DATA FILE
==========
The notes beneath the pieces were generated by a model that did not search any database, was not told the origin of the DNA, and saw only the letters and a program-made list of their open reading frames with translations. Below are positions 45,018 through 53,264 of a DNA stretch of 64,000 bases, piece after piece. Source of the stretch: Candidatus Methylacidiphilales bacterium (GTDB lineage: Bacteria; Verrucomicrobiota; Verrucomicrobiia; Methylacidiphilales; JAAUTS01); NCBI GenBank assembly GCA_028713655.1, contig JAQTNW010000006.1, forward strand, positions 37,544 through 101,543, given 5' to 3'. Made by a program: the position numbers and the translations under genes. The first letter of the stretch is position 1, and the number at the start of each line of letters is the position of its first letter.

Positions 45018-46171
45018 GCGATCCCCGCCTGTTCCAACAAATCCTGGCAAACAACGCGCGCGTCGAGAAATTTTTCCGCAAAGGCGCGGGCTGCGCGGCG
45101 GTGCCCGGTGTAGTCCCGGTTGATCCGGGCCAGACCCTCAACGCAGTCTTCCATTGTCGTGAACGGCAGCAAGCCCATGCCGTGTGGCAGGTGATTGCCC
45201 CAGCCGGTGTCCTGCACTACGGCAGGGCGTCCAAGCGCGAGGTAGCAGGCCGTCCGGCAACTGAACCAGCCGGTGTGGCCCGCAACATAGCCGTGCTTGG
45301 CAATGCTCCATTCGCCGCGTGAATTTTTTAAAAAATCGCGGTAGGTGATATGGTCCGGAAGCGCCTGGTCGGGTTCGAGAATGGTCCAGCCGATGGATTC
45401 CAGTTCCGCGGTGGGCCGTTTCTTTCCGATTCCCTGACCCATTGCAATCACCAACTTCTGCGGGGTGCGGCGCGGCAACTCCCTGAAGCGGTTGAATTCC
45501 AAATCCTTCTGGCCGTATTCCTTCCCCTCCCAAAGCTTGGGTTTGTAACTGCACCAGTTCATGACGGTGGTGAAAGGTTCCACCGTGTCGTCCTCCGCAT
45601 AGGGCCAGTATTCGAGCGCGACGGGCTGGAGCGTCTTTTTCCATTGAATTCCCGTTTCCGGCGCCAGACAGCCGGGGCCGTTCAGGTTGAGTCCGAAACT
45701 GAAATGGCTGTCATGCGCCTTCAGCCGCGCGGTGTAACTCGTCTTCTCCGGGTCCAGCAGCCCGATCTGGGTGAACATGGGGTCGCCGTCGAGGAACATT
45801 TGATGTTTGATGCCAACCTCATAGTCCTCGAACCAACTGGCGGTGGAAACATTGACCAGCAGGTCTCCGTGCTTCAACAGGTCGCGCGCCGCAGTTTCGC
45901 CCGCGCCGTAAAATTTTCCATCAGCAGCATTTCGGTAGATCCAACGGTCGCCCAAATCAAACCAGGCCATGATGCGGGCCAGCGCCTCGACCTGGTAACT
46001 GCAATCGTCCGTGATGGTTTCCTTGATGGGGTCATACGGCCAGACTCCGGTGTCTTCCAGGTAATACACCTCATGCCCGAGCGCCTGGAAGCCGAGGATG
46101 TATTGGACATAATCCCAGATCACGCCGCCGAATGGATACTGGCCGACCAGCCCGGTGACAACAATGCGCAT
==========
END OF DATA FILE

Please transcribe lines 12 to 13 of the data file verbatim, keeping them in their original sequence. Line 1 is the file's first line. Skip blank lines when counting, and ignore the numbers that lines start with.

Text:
45901 CCGCGCCGTAAAATTTTCCATCAGCAGCATTTCGGTAGATCCAACGGTCGCCCAAATCAAACCAGGCCATGATGCGGGCCAGCGCCTCGACCTGGTAACT
46001 GCAATCGTCCGTGATGGTTTCCTTGATGGGGTCATACGGCCAGACTCCGGTGTCTTCCAGGTAATACACCTCATGCCCGAGCGCCTGGAAGCCGAGGATG